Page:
On binary thinking
by The Editor
SERIES: The Thing About is a weekly Business Day column designed to discuss democratic ideas, ideals, values and principles from a liberal perspective. Binary thinking – the idea that, in any situation, a person has only two choices – is pervasive. Moralisers reinforce the idea – their favourite two choices being ‘good’ and ‘bad’. Inevitably though, on closer inspection, there will exist far more than just two options and education and knowledge are key to being able to recognise this.
On binary thinking
Such things as subtlety and ambiguity – and therefore human nature – are not the friends of moralisers. For them, the world is far easier understood in binary terms, every complexity reduced down to just two options, of which their favourite is: ‘good’ or ‘bad’. Rarely, however, is this actually the case.
Choices are thus easily made for moralisers – in any situation they have only two and who would chose to be bad anyway? Perhaps more accurately, then, it is fair to say moralisers only ever have one choice. And that is not really a choice at all.
The prospect that this sort of fundamentalist thinking might actually be realised as fundamentalism depends on how well set it is. There is a difference between believing one has only two choices and insisting that to be the case.
The former can be unlearnt, as it is usually the result of little more than ignorance. The latter is less easily countered. Education and, with it, knowledge, helps. With understanding comes complexity and, with wisdom, an appreciation of it. The world is a complex place. Being able to appreciate that, dependent on one’s response to uncertaintly. Moral absolutism offers the comfort of similicity and certainty but the price one pays for that is ignorance.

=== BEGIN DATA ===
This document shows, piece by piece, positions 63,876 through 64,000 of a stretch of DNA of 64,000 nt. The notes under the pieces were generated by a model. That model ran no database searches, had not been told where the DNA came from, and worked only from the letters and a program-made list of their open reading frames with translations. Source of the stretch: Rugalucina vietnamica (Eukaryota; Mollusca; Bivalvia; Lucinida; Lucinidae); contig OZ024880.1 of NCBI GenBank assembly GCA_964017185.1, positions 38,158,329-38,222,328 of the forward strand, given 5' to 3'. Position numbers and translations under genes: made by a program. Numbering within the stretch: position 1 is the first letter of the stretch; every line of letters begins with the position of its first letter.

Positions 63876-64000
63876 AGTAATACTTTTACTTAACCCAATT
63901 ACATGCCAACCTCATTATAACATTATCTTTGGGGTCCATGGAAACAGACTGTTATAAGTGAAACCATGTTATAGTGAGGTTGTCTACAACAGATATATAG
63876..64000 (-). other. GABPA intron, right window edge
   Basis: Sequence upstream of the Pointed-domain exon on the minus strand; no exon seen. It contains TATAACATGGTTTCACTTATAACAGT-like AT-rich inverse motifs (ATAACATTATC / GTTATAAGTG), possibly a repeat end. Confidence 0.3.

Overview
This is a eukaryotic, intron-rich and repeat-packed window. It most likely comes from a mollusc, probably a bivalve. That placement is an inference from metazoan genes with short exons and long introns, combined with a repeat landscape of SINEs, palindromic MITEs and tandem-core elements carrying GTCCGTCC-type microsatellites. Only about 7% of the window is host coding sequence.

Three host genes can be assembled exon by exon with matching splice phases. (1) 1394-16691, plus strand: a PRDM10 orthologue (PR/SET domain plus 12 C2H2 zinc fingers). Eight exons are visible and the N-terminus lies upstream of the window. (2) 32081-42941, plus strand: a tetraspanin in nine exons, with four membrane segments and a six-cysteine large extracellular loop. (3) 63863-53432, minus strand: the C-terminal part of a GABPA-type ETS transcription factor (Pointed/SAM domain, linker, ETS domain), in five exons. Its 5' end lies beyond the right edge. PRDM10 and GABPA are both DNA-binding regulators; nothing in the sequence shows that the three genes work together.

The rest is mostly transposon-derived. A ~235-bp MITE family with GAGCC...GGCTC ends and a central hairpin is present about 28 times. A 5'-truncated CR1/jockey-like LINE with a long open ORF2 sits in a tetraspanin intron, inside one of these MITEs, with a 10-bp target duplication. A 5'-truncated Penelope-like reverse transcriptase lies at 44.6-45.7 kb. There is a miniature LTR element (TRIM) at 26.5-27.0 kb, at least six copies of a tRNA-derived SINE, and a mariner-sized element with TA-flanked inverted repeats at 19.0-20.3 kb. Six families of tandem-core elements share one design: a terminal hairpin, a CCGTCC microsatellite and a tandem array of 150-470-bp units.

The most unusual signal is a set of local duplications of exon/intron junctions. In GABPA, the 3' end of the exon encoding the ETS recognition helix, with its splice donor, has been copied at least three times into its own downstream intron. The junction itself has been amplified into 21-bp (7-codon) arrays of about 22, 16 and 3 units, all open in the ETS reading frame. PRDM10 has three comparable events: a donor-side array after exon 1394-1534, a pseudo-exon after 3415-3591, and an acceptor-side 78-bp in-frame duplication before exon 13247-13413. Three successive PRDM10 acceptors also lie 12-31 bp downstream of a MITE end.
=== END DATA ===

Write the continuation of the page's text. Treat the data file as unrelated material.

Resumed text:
When binary thinking is common place and pervasive in a society, curiously, it becomes harder to identify: So captivated are people by whichever false choice preoccupies the public mind, the possibility that a third or fourth option might exist simply never occurs to anyone; too busy are they reinforcing their particular trench.
The great appeal of binary thinking is its simplicity and those forums that lend themselves to simplicity thus attract and reward moralisers – the more such platforms, the more moralising.
All of this is to the detriment of a society when faced with a real moral dilemma because, in that rare situation when a hard call does actually have to be made between something good and something bad, people are none the wiser to it. It represents merely another opportunity to knuckle down and fight regardless, and whatever side they choose, simply a response to that desire.
An abbreviated version of this column first appeared in the Business Day. For more columns from The Thing About series, click here.
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